Update Dec 23, 2014 – I’ve revised this article to make a couple of points clearer. On the mail flow side there are no issues with daisy chaining. However, if the intent is to evaluate the effectiveness of EOP filtering, having a service sit in front of EOP will not allow EOP to show it's full abilities.
Daisy chaining filtering services is something I often see as a temporary configuration when an organization is transitioning from a previous filtering solution to Exchange Online Protection. I also see this when customers are testing EOP and don’t want to take their previous filtering solution out of the mail loop. Here’s what mail flow looks like in these situations.
Daisy chaining services with EOP in this manner is a fine, however there are some important behavioral changes with EOP that you’ll need to be aware of. On the mail flow side this setup is fine, however if the intent is to test EOPs Spam filtering abilities, you won’t get the full picture of EOPs abilities unless your MX is pointed directly towards EOP.
Why you ask? Great question, and in the next section we will dive into the technical reasons behind this.
How Daisy Chaining Effects EOPs Filtering Abilities
EOP evaluates the connecting IP of all messages that are received. The IP is evaluated against the IPs in the tenants Connection Filter along with IPs that are on Microsoft’s safe and block lists.
Here’s the important part, EOP will only evaluate the connecting IP for these checks. For example, you have added 22.214.171.124 to the Blocked List in the IP Connection Filter. A message is inbound from 126.96.36.199 and first arrives at the Third Party Filtering Service, this service then relays the message to EOP. EOP will only see the IP of the Third Party Filter Service because this is the connecting IP. EOP will not see the originating IP of the message and so won’t block it based on entry of 188.8.131.52 in the blocked list in the connection filter.
Another scenario where this is impacted
Consider the following mail flow.
This is typical for customers that have an on-premises spam filtering solution, but are slowly moving mailboxes to Exchange Online. In this scenario, the end goal is to have their MX record pointing towards Exchange Online, but initially this is usually what mail flow looks like. For inbound mail, if the recipient mailbox in on-premises it’s delivered directly, and if it’s in the cloud, on-premises will relay it to the cloud.
In this scenario, on-premises mailboxes are obviously not protected by EOP, but cloud based mailboxes are. For Exchange Online mailboxes, you still lose EOPs IP based edge blocks. In this scenario, EOP will only ever see the connecting IP, which is the IP of the on-premises mail environment, so any IP based evaluations, EOP will be evaluating the on-premises IP and not the originating IP.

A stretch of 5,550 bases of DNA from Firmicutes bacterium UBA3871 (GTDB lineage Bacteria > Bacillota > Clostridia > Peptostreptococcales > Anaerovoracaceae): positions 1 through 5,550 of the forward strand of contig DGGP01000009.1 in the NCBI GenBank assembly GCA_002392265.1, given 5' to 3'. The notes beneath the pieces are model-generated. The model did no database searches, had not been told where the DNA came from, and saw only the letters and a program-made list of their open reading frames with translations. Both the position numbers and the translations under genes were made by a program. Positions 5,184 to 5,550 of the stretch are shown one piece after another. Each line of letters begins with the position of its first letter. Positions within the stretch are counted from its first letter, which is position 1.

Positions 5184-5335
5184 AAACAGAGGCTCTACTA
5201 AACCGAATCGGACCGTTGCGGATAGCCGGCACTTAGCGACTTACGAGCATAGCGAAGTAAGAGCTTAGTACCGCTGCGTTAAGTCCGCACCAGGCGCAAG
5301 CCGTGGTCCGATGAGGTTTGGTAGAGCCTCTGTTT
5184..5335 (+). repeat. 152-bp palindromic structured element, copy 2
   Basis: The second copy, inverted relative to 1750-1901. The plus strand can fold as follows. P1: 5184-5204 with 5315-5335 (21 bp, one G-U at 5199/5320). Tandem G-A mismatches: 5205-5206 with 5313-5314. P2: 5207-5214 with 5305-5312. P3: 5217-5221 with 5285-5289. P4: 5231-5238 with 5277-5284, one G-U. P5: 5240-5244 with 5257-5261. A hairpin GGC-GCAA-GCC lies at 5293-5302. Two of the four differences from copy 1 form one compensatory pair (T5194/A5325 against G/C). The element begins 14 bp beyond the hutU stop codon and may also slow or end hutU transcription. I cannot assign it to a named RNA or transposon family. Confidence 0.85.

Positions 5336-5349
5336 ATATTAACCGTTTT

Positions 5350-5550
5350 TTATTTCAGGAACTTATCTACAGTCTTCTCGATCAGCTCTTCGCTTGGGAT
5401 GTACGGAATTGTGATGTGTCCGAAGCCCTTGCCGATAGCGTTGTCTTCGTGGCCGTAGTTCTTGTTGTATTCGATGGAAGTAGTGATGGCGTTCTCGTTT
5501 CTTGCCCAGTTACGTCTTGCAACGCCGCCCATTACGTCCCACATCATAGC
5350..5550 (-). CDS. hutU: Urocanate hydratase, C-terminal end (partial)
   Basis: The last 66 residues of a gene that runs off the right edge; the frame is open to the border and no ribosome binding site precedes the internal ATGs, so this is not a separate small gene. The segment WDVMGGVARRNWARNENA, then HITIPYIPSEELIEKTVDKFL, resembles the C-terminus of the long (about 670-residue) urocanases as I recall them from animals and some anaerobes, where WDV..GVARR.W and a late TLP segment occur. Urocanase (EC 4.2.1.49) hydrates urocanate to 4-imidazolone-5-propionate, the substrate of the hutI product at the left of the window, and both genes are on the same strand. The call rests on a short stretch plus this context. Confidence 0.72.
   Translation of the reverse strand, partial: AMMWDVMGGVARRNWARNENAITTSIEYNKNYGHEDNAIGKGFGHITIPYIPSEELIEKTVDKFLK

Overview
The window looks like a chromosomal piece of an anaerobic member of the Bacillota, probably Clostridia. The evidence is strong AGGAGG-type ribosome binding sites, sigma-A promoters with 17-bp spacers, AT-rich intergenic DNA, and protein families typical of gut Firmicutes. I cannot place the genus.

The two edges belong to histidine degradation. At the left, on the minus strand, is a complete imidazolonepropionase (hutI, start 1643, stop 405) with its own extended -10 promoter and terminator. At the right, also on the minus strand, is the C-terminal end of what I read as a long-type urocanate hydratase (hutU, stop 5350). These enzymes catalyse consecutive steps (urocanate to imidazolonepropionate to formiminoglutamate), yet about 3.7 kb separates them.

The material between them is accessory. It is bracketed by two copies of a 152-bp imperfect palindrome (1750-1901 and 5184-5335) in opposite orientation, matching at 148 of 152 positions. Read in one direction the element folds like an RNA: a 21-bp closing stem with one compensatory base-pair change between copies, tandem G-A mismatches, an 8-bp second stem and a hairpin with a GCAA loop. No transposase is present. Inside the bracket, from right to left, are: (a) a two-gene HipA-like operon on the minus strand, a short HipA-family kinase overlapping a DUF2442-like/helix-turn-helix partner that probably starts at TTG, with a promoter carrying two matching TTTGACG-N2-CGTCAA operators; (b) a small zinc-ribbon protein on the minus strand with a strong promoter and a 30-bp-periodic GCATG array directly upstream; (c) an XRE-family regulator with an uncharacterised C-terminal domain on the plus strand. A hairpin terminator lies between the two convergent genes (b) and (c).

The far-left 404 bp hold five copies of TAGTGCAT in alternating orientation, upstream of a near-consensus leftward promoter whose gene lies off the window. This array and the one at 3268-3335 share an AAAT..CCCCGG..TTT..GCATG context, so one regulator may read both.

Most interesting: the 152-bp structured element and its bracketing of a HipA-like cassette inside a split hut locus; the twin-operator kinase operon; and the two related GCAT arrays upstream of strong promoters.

Edge Blocking Stats
Even for customers that don’t populate the Connection Filter, EOP identifies a large amount of spam based on the connecting IP, and when you put a hop in front of EOP, you lose out on this ability. EOP maintains an IP block list that will always apply at our edge (unless you have white listed the IP in the connection filter). This IP block list is a combination of a list that we maintain, along with third party lists that we subscribe to.
Consider the following slide which I showed in my EOP presentation at TechEd North America this year.
The numbers in this slide are only averages and change month to month. However, you can see that EOP does a large amount of spam identification based on the originating IP. When you introduce a hop in front of EOP, you lose out on this IP based spam detection. Hence, unless your MX is pointed directly towards EOP, you won’t be seeing the full power of the service.
Real world example
I worked with a customer that had the mail flow I described at the start of this article.
Internet --> Third Party Spam Filter --> Exchange Online
This was a temporary configuration, but in this setup their cloud mailboxes were seeing a large amount of spam arriving in their inboxes. I had them send me twenty examples of spam messages that had been missed by EOP. Out of the twenty submissions, 18 had originated from IPs on our block list which weren’t detected because of the hop in front of EOP. The number of spam messages slipping through EOP decreased greatly once the MX was changed to point towards EOP.
In this situation, the customer had disabled filtering on their third party spam filter and was relying on EOPs filters. The problem was that EOP was unable to filter out spam based on the sending IP.
On the mail flow side there is nothing wrong with daisy chaining services with EOP. Be aware though that if your intent is to evaluate the effectiveness of EOP, you should point your MX directly towards EOP otherwise you won’t see the full power of the product.